The requirement that the subsystems be synchronized affects both the design and the debugging of the system. The design of a distributed system typically includes overall system specification, hardware construction, and software development, whereas debugging refers to correcting deviation of actual behavior from expected behavior. Debugging often occurs in a top-down fashion, which means that major state changes in a subsystem are monitored until an erroneous state or transition is observed, an attempt is made to replicate the error condition, and subsidiary states or transitions are monitored to determine causes and effects. This process is continued until the fault is isolated.

Synchronizing the subsystems of a distributed system has usually been accomplished by controlling all the subsystems from a central controller in a master-slave manner. In such a centrally-controlled system, the time behavior of each subsystem can be observed from the central controller.

In a system where the subsystems must act in parallel or with relative autonomy, it is difficult to observe the time behavior of each subsystem in relation to the behavior of the other subsystems. A typical approach has been to use external instruments such as bus analyzers, oscilloscopes and logic analyzers to make the desired observations. Monitoring the flow of timing and control signals on a communication network among the subsystems or querying the subsystems often results in disrupting the normal time behavior of the system, thereby making the observations unreliable. In addition, it is difficult to correlate the order of events during parallel state transitions and to identify synchronization and other timing errors. The following are among the difficulties that may be encountered:

(1) timing skew (a result of geographic distribution of the subsystems),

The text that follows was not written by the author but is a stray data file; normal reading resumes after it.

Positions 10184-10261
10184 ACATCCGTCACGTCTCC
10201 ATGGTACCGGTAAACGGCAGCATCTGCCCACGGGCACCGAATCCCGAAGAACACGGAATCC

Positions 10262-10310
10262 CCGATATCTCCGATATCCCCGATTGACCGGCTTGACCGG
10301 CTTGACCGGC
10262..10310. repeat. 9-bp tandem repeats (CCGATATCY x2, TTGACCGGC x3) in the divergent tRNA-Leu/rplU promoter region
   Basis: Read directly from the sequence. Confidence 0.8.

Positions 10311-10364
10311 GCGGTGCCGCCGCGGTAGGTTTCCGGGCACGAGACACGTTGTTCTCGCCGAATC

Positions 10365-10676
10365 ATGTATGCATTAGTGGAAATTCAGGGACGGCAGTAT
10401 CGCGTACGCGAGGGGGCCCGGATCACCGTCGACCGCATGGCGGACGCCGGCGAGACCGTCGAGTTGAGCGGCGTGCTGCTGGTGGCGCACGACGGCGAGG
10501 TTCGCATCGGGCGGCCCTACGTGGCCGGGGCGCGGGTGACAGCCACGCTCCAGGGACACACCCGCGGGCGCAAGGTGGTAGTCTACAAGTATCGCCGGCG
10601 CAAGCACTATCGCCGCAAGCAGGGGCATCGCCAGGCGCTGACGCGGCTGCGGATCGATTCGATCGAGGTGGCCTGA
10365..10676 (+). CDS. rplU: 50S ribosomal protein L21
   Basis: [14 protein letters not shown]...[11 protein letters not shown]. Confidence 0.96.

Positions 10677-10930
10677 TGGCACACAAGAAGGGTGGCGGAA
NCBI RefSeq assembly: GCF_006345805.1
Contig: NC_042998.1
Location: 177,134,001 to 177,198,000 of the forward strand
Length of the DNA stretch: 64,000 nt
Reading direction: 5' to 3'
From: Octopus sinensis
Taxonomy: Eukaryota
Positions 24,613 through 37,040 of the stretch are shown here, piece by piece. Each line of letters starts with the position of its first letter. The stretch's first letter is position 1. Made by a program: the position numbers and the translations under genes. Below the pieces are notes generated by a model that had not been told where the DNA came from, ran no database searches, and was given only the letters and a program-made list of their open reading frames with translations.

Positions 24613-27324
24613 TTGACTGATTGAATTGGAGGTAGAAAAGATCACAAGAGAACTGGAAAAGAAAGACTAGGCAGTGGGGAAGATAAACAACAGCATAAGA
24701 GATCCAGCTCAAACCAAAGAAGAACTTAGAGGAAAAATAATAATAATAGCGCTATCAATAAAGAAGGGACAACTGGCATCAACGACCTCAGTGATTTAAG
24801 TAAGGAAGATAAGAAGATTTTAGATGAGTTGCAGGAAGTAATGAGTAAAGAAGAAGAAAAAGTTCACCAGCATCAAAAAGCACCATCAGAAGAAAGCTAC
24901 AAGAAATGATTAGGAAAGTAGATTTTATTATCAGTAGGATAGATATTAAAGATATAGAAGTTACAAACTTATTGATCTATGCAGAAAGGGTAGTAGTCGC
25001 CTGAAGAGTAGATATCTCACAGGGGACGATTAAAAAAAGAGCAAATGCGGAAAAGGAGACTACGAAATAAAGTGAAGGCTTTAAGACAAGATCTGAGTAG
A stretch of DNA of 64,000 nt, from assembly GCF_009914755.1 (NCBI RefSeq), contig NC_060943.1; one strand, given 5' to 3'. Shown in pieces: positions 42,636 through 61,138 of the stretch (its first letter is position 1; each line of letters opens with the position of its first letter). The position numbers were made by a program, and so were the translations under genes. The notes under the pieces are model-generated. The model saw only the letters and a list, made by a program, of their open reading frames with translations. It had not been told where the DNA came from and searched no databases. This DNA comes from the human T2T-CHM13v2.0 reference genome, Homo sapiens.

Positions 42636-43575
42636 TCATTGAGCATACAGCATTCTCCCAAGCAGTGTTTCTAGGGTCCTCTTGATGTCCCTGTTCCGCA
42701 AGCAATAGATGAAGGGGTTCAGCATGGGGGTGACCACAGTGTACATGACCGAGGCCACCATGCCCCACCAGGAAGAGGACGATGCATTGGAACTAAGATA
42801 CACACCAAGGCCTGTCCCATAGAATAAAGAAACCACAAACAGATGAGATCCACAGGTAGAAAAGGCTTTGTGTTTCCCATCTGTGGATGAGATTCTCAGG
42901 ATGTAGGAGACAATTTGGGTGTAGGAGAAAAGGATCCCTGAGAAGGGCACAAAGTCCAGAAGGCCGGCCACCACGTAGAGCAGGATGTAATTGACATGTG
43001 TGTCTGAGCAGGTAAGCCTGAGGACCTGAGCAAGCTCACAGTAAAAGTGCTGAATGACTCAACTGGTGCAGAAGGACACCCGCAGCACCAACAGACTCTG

(2) transmission delay (a delay between the time when an event occurs and the time when the occurrence of the event is announced),

(3) propagation delay (a delay between the time when a message is sent and the time when it is received),

(4) message latency (messages may be delivered but not acted upon immediately),

(5) insufficient state information (context is needed to interpret messages),

(6) measurement disturbance (interrogation of the system to retrieve context affects the system behavior), and

(7) rate differences (if events occur at different rates, identifying trigger conditions and storing state information become very difficult).

Various aspects of these and other difficulties associated with monitoring subsystems of a distributed system are discussed, for example, in U.S. Pat. No. 4,400,783, issued to Locke et al.; U.S. Pat. No. 4,630,224, issued to Sollman; U.S. Pat. No. 4,703,325, issued to Chamberlain et al.; Kopetz et al., "Distributed Fault-Tolerant Real-Time Systems: The Mars Approach," Micro (IEEE), February 1989, pp. 25-40; and Zieher and Zitterbart, "NETMON--A Distributed Monitoring System", presented at the Sixth European Fiber Optic Communications & Local Area Networks Exposition, Jun. 29-Jul. 1, 1988, Amsterdam, The Netherlands.